Scientists at Siemens Corporate Research have developed a prototype system that enables one to access e-mail messages or World Wide Web pages using any touch-tone telephone, including a cellular phone. For those away from the office, or with no laptop readily available, the system promises to fill one of the last communication gaps. Called DICE (Delivering Information in a Cellular Environment), it uses a computer algorithm and speech synthesis tools to analyze e-mail and HTML documents, and then play them back as audio. The algorithm not only analyzes a document's text, but also its structure for audio presentation. To use DICE, one simply dials up a service provider and uses the telephone keypad to access web pages; to respond, users key in a number on the phone to record a voice message. "We're working on converting the verbal response back into an e-mail message at the other end, and should support this feature soon," adds Arding Hsu, department head, Multimedia/Video Technology. Contact Guy Pierce at email@example.com.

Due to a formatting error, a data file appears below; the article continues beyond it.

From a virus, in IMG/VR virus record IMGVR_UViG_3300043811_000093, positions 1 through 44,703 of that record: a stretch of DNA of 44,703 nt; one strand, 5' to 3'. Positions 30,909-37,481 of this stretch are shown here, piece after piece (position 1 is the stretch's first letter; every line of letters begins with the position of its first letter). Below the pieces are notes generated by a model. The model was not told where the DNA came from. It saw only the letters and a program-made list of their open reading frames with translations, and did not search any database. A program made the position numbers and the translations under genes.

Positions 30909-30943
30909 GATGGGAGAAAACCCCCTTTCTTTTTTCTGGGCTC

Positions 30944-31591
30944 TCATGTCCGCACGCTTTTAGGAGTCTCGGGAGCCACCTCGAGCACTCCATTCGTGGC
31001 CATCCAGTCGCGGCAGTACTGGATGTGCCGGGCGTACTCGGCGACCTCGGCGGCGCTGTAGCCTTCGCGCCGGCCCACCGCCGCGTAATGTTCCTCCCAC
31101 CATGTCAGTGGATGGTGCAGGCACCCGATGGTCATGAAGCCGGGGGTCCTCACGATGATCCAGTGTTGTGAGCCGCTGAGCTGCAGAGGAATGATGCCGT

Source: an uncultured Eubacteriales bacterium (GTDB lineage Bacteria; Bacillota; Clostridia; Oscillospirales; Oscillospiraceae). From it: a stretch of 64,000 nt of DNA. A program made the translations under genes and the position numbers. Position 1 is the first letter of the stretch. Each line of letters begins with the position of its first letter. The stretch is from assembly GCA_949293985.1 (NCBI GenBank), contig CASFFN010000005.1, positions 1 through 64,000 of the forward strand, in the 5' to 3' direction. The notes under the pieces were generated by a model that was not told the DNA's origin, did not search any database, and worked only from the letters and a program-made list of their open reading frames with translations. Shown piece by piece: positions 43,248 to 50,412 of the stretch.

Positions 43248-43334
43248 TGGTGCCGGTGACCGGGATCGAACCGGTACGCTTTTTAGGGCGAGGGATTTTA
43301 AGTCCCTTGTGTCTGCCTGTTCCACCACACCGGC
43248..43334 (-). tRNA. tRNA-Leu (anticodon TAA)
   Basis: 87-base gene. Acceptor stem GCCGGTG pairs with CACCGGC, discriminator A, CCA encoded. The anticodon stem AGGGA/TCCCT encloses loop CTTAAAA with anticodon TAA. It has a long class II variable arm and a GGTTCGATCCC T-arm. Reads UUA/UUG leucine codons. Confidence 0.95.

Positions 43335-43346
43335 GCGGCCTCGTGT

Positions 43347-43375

A group of researchers at the Seoul National University have discovered a way to take material from cigarette butts and turn it into a carbon-based material thats ideal for storing energy and creating a powerful supercapacitor.
In a line of ultra-futuristic projects, DARPA is developing a brain microchip that will help heal the bodies and minds of soldiers. A final product is far off, but preliminary chips are already being tested.
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